Karlsruhe Institute of Technology (KIT) in Karlsruhe, Germany is the lone European entry in the ISC’12 Student Cluster Competition. As such, they’re carrying a huge weight on their solid Teutonic shoulders. KIT, as Team Germany, is charged with defending home-country student clustering honor vs. powerhouse teams from China and the U.S.
But KIT seems well equipped to meet the challenge. Founded in 1825, it’s one of Germany’s leading science, engineering, and technical universities. Mathematics and Natural Sciences, along with Engineering Sciences, are the main focus of 74% of their 22,552 student population. Their Steinbuch Centre for Computing (SCC) gives researchers access to several large clusters based on Intel, AMD, and POWER processors.
The university boasts a slate of alumni who have changed the world. Some of the most notable:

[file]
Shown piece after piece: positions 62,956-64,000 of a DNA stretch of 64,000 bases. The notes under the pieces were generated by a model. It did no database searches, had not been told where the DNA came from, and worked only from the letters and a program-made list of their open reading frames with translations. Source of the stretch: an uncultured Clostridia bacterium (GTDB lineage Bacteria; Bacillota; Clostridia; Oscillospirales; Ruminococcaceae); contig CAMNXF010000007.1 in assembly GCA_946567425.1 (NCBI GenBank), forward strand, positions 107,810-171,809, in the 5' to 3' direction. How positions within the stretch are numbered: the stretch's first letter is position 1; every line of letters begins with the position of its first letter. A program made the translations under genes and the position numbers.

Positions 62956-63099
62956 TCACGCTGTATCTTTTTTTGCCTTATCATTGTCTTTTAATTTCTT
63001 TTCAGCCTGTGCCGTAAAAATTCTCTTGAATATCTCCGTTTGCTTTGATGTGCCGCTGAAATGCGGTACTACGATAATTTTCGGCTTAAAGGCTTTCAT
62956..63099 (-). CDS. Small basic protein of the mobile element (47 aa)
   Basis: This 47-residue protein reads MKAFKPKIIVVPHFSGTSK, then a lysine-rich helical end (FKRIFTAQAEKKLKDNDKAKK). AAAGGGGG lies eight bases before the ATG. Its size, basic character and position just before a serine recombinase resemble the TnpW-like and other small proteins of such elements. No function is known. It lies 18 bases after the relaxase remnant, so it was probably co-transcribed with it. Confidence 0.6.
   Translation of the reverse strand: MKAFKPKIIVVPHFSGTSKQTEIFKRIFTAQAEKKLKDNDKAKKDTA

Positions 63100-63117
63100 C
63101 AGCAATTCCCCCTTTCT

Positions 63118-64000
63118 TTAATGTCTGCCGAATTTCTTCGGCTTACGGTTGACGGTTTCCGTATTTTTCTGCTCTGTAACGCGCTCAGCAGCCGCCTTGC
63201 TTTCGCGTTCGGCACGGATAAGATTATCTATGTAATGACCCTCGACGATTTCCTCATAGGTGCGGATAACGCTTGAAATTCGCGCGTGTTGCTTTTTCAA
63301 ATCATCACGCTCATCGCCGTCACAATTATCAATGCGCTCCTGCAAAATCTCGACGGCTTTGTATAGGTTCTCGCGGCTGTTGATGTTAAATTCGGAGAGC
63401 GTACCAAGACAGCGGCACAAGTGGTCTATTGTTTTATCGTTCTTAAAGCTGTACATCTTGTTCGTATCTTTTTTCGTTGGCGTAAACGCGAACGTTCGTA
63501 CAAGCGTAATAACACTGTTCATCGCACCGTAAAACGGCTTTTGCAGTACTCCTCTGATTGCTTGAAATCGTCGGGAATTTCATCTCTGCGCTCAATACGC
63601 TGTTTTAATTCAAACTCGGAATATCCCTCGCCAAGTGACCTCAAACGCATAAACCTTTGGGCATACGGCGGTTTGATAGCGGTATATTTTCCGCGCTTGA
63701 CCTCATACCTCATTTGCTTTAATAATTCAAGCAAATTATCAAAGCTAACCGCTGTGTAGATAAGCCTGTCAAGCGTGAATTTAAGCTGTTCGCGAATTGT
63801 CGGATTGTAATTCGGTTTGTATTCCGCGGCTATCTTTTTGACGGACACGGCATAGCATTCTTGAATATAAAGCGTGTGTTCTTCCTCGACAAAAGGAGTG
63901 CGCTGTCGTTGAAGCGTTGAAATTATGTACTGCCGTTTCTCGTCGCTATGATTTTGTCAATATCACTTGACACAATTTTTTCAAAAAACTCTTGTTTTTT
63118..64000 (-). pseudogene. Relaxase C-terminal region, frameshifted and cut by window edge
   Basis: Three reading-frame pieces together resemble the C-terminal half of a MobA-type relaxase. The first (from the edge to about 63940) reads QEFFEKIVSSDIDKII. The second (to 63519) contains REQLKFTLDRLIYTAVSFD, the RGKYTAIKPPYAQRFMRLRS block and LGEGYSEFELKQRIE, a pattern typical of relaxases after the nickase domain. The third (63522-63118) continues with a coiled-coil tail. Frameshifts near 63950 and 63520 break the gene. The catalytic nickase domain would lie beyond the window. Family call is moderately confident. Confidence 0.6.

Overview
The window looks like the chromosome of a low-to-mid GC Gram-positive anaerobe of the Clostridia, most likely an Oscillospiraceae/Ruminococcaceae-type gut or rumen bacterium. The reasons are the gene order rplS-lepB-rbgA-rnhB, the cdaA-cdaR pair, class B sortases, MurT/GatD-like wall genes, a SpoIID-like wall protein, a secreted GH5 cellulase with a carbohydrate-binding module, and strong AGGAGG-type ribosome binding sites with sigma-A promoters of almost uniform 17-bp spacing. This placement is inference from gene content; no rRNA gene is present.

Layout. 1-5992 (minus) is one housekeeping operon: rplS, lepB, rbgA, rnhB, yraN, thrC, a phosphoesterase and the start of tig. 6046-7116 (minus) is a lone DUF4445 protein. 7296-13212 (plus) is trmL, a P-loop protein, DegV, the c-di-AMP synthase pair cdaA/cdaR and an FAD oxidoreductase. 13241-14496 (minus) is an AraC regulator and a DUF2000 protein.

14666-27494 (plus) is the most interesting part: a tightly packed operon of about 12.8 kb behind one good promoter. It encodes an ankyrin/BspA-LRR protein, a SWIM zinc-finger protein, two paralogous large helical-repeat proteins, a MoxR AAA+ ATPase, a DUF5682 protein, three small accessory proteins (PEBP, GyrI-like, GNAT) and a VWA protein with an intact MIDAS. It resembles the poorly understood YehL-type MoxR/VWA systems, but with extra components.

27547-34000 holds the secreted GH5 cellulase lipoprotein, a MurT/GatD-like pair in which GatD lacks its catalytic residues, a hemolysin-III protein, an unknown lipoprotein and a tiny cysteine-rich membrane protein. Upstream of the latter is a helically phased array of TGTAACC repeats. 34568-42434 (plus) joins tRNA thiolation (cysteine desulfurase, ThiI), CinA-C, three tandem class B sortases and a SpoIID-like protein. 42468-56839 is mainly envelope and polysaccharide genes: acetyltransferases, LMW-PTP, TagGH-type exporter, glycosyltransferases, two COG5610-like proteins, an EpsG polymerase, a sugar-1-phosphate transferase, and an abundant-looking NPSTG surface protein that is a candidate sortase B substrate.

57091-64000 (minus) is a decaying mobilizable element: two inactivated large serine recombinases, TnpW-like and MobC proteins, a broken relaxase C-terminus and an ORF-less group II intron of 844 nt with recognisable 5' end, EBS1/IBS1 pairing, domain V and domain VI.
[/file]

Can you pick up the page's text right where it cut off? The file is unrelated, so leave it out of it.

- Karl Benz – inventor of the automobile
- Karl Ferdinand Braun – inventor of the cathode ray tube (CRT); built the first CRT oscilloscope. Probably did not invent the Braun line of cooking and household appliances.
- Heinrich Rudolf Hertz – the guy who discovered electromagnetic waves in 1887 and namesake of the ‘hertz’ measurement of frequency.
- Edward Teller – father of the hydrogen bomb
There’s a long list of other illustrious science types who made a lot of other discoveries. KIT alumni have also carved out a solid reputation in IT and business. Almost all of the founders of SAP, for example, are KIT grads.
Absent from this list, however, is any record of a KIT team winning either an SC or ISC Student Cluster Competition. A win here would probably be the capstone event of KIT’s 187-year history; a time when alumni, faculty, and students can sit back and say, “Yes, we’ve finally arrived.” Well, maybe not… but it still would be a feather in their collective (and quite stylish) Alpine hats.